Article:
Dangerous to Know: Jane Austen’s Rakes and Gentleman Rogues Sketching the Characters of Jane Austen’s Bad Boys! Rating: 5 out of 5 stars OVERVIEW: After delivering a splendidly successful and praiseworthy short story anthology devoted to Mr. Darcy, editor Christina Boyd and a team of skilled and imaginative authors have decided to join forces again for Dangerous to Know: Jane Austen’s Rakes and Gentleman Rogues. This time to divulge the inner workings, untold heartaches, and sometimes scandalous pasts of Jane Austen’s anti-heroes, villains, and charming scoundrels. Eleven roguish characters, eleven talented authors, and eleven fascinating tales of human nature and romance. However the question does remain – can these bad boys be redeemed? MY READING EXPERIENCE: All stories in this anthology take place during the Regency period – either during, before, or slightly after the original stories’ timeline. Some of the characters featured in this collection are truly nefarious villains like George Wickham, Henry Crawford, and Captain Tilney, and some are more tame with their bad behavior such as Frank Churchill, John Thorpe, and Colonel Fitzwilliam. In addition, some are gentlemen rogues from the previous generation – Sir Walter Elliot and General Tilney (we know those two are far from innocent!) I read all the stories in order and I thought it was very clever that they were arranged in accordance with the order of novels published by Jane Austen (starting with Sense and Sensibility and ending with Northanger Abbey). The stories ranged from 22 to 38 pages in length (more…)
Helena Kelly’s book, Jane Austen the Secret Radical, began an interesting debate around the beloved Regency author when it was released in November 2016. Kelly’s book explored Jane Austen as a radical, spirited and politically engaged writer, and this was a shock for those people who’d only thought of Jane as a tranquil, smiling woman who spent her time penning purely romantic novels. After receiving a review copy of this brilliant work, and after reading its original analysis, Jane Austen blogger Maria Grazia ended up with a few questions she wanted to ask Helena Kelly. So she wrote them down and was graciously granted the answers. Here’s the interview that resulted. *** Hello Helena and welcome to our online Jane Austen book club! My first question is … I’ve always thought Jane Austen was rather revolutionary, but now you’ve taken a step ahead of me: a radical? Hello, and thank you for inviting me! The title Jane Austen the Secret Radical isn’t actually mine, but it is a good choice for the book. I don’t know that Austen wanted to overturn things, but she did want to dig down and examine them, to show people how they actually worked, and that’s what radicalism is about, isn’t it, getting down to the ‘radix’, the root of things. I totally agree with you, of course. But when and how exactly did you come to realize her novels are not simply grand houses, balls and dashing heroes? Much as I loved – and still love – (more…)
I am a list maker. Shopping lists, packing lists, gift lists, to-do lists– you name it. I enjoy the feeling of accomplishment that comes from crossing things off. As I get older and my memory gets worse, I also enjoy knowing that I’m not forgetting things that need to be done. Of course, this creates a new category of things-I-forgot-to-put-on-my-first-list lists, but that’s another story. The story I’m writing about today is the story of Jane and her novels. One might think that a book of lists would be boring. Perhaps even as dry as reading the outline of a lecture– especially for those who already have a good grasp on Jane’s life. The List Lover’s Guide to Jane Austen, however, is anything but dry or boring. Clearly a work of love and dedication, author Joan Strasbaugh has gathered not only what we do know (lists of all locations in each novel, lists of Jane’s residences) but also pulled together an impressive array of, if not unknown, unconsidered variables. There are lists of all of Jane’s relatives that she had contact with during her life. There are lists of neighbors, lists of suitors (both those whose hearts Jane broke and those who broke Jane’s heart), her music, her favourite foods and even her hairstyles! I was hooked. Punctuated with period illustrations as well as whimsical original art, the lists are ordered quite methodically (see the “list” of contents at the front of the book) and highlighted with extracts from Jane’s (more…)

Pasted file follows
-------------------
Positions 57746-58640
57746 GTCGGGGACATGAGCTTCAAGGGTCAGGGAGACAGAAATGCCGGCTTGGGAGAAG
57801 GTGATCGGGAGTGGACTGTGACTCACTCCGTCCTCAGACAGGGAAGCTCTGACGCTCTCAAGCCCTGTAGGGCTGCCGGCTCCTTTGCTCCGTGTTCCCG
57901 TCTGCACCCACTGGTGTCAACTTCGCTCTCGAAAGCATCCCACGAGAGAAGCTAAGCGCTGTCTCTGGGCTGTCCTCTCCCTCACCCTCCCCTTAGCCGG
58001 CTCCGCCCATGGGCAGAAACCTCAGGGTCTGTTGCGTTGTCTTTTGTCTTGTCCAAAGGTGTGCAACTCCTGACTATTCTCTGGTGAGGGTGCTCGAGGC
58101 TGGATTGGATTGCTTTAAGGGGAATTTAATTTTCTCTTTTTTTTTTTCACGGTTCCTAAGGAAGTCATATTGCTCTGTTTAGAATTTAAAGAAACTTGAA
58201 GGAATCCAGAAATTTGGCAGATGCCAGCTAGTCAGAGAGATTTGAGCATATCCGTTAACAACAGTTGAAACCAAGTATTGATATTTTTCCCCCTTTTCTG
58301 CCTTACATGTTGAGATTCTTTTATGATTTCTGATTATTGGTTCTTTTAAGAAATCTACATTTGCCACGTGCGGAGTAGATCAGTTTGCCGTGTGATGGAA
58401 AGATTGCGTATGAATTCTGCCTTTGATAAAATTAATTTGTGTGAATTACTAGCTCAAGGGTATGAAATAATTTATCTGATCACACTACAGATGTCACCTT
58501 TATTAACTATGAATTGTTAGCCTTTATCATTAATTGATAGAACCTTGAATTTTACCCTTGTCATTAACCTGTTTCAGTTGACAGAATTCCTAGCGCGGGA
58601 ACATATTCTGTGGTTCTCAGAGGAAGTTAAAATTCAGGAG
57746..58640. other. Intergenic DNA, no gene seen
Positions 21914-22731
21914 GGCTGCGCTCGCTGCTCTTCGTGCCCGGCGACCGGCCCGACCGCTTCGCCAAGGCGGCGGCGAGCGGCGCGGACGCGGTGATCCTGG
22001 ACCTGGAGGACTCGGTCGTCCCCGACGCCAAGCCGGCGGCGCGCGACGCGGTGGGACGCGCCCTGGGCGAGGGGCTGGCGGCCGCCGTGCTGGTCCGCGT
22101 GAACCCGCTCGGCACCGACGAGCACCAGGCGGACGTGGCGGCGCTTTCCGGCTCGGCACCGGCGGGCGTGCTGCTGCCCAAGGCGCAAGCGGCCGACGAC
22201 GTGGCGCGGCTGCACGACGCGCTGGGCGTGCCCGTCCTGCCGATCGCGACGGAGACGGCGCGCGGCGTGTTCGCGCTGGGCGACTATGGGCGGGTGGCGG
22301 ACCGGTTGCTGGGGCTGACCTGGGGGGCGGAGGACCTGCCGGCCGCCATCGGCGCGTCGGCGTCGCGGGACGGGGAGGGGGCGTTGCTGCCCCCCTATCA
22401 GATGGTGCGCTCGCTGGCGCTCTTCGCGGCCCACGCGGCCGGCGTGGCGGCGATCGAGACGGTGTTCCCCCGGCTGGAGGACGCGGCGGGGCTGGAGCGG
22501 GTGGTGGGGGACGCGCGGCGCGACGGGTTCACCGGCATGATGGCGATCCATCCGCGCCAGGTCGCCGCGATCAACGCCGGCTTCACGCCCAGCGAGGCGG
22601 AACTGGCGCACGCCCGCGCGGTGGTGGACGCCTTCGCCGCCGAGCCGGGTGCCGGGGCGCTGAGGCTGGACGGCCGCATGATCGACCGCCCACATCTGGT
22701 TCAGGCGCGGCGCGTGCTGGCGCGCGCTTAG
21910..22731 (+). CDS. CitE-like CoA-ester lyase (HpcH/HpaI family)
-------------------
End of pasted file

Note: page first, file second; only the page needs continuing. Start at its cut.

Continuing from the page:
A Review by Laura Hartness Author Maria Grace returns to the world of Austenesque fiction in her latest novel, Mistaking Her Character. As in the original Jane Austen novel Pride and Prejudice, we find Lady Catherine de Bourgh wielding strong command over the grand Rosings Park estate and all who are associated with it. Her daughter Anne is as sickly as a Janeite could imagine, but becomes more afflicted as the story progresses. Maria Grace’s departures from the original text include assigning the profession of medical doctor to Mr. Bennet, and the role of stepmother (to some of the Bennet girls) to Mrs. Bennet. However, Wickham remains a cad, Jane a delight and Mr. Collins the supreme adulator to his benefactress, so on the whole, most remain true to their original characteristics. As Anne’s health further declines, Dr. Bennet and Elizabeth are needed in increasing measure for medical care. While at Rosings, Elizabeth becomes acquainted with Fitzwilliam Darcy and becomes attracted to this dashing, powerful heir of Pemberley. The quandary is, Lady Catherine still insists that he will ultimately marry Anne, for shrouded reasons that are revealed later in the novel. Her domineering nature is even stronger in Mistaking Her Character, and this temperament begins to manifest itself in Anne as well. Before long, it seems that the lives of Elizabeth, Darcy, Dr. Bennet and others will be completely entwined about the fingers of the De Bourgh women. They are insistent, powerful, selfish and unsympathetic to those around them. On (more…)